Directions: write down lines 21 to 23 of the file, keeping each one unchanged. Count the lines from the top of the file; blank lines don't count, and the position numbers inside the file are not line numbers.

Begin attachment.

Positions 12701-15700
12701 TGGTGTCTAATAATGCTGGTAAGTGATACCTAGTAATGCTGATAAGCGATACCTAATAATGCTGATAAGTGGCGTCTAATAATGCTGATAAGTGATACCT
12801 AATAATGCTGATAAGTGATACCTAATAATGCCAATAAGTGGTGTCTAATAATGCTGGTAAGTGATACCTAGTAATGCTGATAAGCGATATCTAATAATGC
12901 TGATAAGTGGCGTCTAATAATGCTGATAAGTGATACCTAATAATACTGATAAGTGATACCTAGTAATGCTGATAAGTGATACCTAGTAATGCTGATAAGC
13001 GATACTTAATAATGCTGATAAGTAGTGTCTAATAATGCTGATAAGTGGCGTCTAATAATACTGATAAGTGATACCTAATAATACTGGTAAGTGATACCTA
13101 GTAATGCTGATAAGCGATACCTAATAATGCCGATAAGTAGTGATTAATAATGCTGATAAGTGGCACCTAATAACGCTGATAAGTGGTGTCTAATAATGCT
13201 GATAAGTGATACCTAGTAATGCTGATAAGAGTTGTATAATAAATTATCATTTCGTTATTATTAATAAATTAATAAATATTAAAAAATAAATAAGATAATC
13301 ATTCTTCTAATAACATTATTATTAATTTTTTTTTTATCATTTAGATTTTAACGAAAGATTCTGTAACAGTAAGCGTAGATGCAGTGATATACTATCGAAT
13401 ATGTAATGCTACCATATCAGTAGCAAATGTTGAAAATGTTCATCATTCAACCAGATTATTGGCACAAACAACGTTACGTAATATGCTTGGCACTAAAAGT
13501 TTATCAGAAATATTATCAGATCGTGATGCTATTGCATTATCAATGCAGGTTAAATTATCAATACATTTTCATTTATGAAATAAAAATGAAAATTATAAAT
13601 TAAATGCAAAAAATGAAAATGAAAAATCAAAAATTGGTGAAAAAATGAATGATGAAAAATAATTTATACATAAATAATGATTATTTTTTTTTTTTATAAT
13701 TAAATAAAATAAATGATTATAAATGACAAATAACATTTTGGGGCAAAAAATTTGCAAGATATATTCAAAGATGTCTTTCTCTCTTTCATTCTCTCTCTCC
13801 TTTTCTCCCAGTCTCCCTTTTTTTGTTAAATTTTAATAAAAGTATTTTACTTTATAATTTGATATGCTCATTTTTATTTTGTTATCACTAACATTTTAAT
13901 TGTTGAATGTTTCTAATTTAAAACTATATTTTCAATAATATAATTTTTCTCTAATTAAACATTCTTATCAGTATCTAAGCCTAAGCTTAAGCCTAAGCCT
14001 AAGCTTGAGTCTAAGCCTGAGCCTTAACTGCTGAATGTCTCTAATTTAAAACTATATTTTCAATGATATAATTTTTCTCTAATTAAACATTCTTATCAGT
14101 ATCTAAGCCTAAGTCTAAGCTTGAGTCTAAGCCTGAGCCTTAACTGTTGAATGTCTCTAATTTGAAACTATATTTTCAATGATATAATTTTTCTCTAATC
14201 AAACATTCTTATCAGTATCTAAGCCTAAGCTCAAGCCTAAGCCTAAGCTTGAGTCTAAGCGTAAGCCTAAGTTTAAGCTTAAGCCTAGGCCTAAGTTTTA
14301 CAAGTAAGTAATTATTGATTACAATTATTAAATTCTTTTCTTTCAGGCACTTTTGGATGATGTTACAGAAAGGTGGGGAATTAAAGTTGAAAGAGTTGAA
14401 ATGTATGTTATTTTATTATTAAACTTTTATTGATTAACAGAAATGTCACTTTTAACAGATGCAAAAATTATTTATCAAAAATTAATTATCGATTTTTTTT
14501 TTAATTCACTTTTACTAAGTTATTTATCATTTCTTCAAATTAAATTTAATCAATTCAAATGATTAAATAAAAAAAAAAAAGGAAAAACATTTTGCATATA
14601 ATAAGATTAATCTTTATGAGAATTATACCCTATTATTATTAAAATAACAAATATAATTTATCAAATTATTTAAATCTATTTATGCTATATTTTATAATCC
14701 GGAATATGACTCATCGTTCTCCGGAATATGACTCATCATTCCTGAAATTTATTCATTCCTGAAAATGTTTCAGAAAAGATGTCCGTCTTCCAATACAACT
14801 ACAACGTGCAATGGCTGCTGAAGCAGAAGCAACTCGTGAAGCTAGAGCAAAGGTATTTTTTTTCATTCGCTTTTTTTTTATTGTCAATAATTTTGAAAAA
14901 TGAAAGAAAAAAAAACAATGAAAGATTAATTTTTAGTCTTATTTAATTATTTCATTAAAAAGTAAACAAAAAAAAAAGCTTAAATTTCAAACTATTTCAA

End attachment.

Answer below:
14601 ATAAGATTAATCTTTATGAGAATTATACCCTATTATTATTAAAATAACAAATATAATTTATCAAATTATTTAAATCTATTTATGCTATATTTTATAATCC
14701 GGAATATGACTCATCGTTCTCCGGAATATGACTCATCATTCCTGAAATTTATTCATTCCTGAAAATGTTTCAGAAAAGATGTCCGTCTTCCAATACAACT
14801 ACAACGTGCAATGGCTGCTGAAGCAGAAGCAACTCGTGAAGCTAGAGCAAAGGTATTTTTTTTCATTCGCTTTTTTTTTATTGTCAATAATTTTGAAAAA